This information is approved and/or reviewed by U-M Health System providers but it is not a tool for self-diagnosis or a substitute for medical treatment. You should speak to your physician or make an appointment to be seen if you have questions or concerns about this information or your medical condition.| Complete disclaimer
Cystoscopy allows us to visually inspect the interior of your urethra and bladder. This study is often performed in people who have blood in the urine, difficulty emptying the bladder, or infections. We can determine if there are any structural abnormalities including narrowed areas (strictures or contractures), outpouchings (diverticulum), and enlarged prostates in males. Inflammation, bleeding, stones, and tumors can also be identified. This study also allows us to evaluate the muscle (sphincter) which regulates the outflow of urine from your bladder.
- You will be positioned on the exam table lying on your back; or if you use a wheelchair that reclines, the study can be performed while you remain in your wheelchair. Your legs will either be placed in stirrups or you will be asked to bend your knees and relax your legs out to the side. A sterile drape will be placed to provide privacy. Your urethral opening will be cleansed with betadine to eliminate bacteria on the surface. A clear gel containing numbing medicine will be gently placed into your urethra. After the numbing medicine has started working, a small flexible tube, that is equipped with a light and camera (cystoscope), will be inserted into your urethra and advanced into the bladder. The physician will look through the eyepiece of the camera to visualize your urethra and the bladder. Fluid will flow slowly into your urethra and bladder through the cystoscope to distend the walls allowing for clear visualization.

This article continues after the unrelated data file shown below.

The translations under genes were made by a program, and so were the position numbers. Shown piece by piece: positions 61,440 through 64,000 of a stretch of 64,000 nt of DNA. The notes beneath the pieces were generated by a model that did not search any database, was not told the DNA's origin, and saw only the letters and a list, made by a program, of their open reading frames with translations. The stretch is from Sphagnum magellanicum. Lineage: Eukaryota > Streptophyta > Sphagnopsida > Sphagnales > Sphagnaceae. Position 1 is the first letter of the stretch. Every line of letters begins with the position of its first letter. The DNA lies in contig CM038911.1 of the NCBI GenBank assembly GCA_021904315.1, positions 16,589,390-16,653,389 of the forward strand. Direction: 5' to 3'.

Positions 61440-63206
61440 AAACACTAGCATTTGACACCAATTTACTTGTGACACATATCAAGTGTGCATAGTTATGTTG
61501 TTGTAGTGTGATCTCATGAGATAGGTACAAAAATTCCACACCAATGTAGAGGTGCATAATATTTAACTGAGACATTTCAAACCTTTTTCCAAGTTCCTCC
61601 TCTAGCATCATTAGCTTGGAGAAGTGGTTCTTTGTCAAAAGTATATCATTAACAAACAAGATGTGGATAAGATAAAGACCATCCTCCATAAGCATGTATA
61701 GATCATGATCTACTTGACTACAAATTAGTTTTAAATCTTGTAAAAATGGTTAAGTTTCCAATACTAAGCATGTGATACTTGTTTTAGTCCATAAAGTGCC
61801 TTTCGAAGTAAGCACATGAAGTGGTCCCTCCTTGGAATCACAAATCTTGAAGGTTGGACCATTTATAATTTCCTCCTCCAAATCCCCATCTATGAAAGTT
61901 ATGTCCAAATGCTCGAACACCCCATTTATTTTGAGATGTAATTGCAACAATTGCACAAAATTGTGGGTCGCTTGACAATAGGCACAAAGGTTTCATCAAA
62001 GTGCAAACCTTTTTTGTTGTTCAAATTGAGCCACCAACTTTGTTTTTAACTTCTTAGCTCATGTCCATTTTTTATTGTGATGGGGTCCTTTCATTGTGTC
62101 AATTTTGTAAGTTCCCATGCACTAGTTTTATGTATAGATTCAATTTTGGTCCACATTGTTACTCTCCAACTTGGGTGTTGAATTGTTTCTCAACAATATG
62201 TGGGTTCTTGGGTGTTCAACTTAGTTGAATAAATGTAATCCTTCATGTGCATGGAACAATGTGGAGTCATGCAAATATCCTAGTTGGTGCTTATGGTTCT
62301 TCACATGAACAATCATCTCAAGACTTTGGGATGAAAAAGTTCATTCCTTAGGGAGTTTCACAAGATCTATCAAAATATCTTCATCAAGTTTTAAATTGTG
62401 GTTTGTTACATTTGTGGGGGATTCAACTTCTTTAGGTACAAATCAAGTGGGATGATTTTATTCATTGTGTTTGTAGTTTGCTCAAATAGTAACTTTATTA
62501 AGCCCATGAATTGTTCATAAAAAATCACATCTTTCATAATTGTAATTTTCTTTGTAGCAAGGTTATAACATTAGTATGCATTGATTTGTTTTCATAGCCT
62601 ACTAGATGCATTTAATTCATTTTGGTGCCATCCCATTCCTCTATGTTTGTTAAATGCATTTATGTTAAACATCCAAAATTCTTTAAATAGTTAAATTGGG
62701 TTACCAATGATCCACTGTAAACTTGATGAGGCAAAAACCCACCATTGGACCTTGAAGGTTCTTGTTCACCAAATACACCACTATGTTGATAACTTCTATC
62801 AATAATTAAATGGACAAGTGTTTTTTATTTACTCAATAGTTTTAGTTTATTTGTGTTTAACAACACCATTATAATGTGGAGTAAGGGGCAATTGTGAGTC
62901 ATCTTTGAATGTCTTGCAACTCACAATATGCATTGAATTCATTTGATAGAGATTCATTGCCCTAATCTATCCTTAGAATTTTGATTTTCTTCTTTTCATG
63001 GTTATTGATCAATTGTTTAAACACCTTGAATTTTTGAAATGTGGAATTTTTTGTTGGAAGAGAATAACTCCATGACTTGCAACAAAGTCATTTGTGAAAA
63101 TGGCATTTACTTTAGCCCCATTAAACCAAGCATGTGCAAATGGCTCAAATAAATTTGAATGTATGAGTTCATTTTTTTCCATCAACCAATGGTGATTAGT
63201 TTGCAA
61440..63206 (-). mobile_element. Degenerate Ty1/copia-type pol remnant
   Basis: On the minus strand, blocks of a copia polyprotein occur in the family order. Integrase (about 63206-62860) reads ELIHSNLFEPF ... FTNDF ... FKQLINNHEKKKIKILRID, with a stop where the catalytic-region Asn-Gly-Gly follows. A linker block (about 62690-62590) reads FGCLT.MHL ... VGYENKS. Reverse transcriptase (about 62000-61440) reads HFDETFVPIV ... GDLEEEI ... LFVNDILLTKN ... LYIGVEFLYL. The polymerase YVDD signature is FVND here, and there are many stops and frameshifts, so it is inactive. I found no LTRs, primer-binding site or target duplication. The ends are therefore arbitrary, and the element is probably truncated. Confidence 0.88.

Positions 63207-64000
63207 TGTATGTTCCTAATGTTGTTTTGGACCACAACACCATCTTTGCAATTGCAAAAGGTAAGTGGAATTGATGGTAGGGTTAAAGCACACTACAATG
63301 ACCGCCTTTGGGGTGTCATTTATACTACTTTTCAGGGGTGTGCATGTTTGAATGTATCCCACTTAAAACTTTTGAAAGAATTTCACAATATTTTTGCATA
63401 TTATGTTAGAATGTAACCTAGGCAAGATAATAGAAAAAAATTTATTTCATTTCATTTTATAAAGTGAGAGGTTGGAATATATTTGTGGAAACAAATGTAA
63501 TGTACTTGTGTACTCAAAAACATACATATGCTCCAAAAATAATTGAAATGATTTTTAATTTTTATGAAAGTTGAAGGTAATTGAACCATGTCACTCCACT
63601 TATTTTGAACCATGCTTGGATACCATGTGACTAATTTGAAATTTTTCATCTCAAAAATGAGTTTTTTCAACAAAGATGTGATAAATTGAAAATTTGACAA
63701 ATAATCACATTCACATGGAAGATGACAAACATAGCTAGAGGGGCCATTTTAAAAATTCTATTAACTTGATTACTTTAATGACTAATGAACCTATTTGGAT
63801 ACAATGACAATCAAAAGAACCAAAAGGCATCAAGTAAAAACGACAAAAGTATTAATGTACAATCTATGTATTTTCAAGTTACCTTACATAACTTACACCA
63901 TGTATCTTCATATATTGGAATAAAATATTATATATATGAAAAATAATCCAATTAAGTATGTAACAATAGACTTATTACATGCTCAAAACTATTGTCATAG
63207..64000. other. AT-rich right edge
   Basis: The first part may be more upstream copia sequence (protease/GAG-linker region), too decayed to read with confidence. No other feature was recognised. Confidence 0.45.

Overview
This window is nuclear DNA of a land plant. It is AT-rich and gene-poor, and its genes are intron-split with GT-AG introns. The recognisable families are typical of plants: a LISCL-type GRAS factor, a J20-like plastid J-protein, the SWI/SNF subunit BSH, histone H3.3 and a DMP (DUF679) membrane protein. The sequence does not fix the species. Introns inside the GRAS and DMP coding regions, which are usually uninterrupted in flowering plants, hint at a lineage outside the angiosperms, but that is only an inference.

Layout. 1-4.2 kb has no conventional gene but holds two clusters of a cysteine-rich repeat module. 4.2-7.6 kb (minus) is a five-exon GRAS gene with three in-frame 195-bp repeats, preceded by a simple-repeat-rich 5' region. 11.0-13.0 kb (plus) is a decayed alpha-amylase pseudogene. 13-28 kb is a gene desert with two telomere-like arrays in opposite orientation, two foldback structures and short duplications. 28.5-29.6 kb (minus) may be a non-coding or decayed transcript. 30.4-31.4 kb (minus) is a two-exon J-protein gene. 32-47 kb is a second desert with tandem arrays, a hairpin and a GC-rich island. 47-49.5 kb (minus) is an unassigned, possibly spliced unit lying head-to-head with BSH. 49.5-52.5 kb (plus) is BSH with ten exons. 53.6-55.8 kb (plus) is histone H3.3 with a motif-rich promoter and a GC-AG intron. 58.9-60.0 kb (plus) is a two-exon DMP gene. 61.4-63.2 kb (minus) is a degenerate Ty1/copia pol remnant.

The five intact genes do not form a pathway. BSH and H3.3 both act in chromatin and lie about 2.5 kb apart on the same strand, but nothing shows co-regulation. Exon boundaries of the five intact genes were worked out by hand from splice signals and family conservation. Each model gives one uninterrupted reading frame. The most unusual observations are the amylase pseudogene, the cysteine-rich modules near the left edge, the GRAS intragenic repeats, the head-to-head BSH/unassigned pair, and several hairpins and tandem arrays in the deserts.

You may feel a burning sensation when the numbing medicine is inserted into the urethra. You may feel burning or pressure when the cystoscope is inserted. You may feel a sensation of coolness as the fluid fills your bladder. The fluid may drip onto your skin when the cystoscope is withdrawn. It is normal to feel some irritation with urination for 24-48 hours following the procedure. You may also note a small amount of blood in the urine. You will be given an antibiotic to guard against infection.
You do not have to do anything special to prepare for this study. You may eat or drink as you usually do. It is done in the clinic and does not require sedation or anesthesia. The procedure itself lasts less than 5 minutes. If you are interested, you may request to watch the study on a screen. You may resume your usual activities immediately following the cystoscopy.
Call the clinic nurse if you develop a fever of 100.5 degrees Fahrenheit or higher, chills, persistent bleeding, or cannot